Global Poverty Statistics

updated April 2016

The number of people in developing countries living below the international poverty line of $1.90 per day fell from over 1,948 million to 902 million between 1990 and 2012, the most recent year for which sufficient household data is available. Based on broad economic performance since 2012, the figure is estimated to have fallen further to 702 million in 2015. These figures are published by the World Bank, fulfilling its responsibility for official global poverty statistics.

The East Asia and Pacific region (including China) was responsible for 848 million of the reduction to 2012, implying a fall in poverty of only 198 million for all other developing regions combined. In 2012, India alone accounted for 26% of global poverty and Nigeria for 10%; 78% of all poverty was located in South Asia and sub-Saharan Africa.

Expressing poverty as a percentage yields more impressive results due to rising population. Although the number of poor people in sub-Saharan Africa increased by 101 million between 1990 and 2012, the region’s percentage rate of poverty fell from 56.8% to 42.7% in that period. For all developing regions, the percentage figures show that global poverty has been reduced significantly, from 36.9% in 1990 to 12.8% in 2012.

The trend of migration from poor farming regions has raised the incidence of urban poverty, especially in the slum zones of the world’s major cities. Although not all slum-dwellers fall below the $1.90 poverty line, the population of these deprived urban areas has increased from 650 million in 1990 to 863 million in 2012.

A weakness of these statistics is that they say nothing about the dynamics of household misfortune, the extent to which families escape poverty and, all too often, subsequently fall back below the poverty line. Concern about this cyclic pattern is especially acute at present, due to the persistence of economic and climatic shocks.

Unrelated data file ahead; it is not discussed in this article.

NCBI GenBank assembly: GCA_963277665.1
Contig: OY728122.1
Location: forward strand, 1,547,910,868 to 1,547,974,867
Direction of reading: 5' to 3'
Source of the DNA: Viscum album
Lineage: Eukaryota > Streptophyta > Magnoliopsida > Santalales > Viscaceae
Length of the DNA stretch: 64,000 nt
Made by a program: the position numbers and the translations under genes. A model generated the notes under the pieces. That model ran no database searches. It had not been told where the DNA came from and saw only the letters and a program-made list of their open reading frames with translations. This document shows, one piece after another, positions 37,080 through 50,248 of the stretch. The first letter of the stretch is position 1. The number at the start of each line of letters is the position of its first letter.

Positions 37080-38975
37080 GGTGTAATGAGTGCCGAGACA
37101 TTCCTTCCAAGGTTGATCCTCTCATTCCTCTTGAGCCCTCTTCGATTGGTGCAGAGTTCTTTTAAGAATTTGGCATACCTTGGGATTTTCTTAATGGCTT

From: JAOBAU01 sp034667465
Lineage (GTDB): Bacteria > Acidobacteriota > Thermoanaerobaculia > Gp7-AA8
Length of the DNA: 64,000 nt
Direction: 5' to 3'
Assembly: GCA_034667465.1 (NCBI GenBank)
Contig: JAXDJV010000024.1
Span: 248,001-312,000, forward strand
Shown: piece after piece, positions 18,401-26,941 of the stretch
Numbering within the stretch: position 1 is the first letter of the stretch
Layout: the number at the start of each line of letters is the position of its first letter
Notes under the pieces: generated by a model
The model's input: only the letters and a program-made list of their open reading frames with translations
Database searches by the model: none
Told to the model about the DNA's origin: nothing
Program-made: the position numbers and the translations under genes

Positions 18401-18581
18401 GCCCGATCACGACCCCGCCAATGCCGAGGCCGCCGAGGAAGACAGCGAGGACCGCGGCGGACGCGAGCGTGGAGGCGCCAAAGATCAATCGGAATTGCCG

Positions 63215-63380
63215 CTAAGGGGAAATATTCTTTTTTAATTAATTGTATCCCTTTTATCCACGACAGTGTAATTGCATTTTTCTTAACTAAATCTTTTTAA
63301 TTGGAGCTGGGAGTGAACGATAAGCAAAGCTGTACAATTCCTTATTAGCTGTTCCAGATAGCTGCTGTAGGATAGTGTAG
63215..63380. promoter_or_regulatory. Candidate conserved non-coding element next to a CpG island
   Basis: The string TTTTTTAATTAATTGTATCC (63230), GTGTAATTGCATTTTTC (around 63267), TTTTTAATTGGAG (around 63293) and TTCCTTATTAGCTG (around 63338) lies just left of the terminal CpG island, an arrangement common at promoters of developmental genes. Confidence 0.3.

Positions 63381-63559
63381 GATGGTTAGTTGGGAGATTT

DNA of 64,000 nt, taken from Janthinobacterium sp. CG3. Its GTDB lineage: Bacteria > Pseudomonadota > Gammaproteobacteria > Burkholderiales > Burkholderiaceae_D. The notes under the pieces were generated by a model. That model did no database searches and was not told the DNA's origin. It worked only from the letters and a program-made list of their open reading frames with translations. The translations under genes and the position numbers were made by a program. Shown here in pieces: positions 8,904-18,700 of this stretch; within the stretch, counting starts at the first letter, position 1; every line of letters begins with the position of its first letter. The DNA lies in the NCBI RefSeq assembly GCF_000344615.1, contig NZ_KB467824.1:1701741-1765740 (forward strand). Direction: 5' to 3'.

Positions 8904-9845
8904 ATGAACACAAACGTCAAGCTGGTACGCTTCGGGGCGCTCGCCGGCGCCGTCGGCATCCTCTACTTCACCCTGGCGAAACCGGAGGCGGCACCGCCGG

Estimates suggest that 40% of the world’s population occupy the “fragile middle”, free from the worst extremes of poverty but by such a narrow margin that they remain vulnerable to setbacks. The World Bank estimates that increasing the international poverty line by as little as $0.10 would add 100 million to the global poverty total.

The profile of global poverty is completed by those whose prospects of joining the fragile middle are very low; perhaps as many as 500 million individuals whose social and economic environments fail to offer the lifeline they need.

Described as “chronic poverty”, this most permanent category is typically found amongst very small farmers and landless labourers, tribal and indigenous people experiencing discrimination, and nomadic pastoralists on marginal land.

This distinction between chronic and dynamic poverty is important because a one-dimensional poverty reduction strategy is unlikely to be successful for both categories.


Professor Hans Rosling deploys innovative visual technology to explore the trends in global poverty over the last 200 years

from IFPRI

more Global Poverty briefings
Perceptions of Global Poverty
National Poverty Line
International Poverty Line
Causes of Global Poverty
Should We Care About Poverty?
Sustainable Development Goal for Poverty
Global Poverty Solutions
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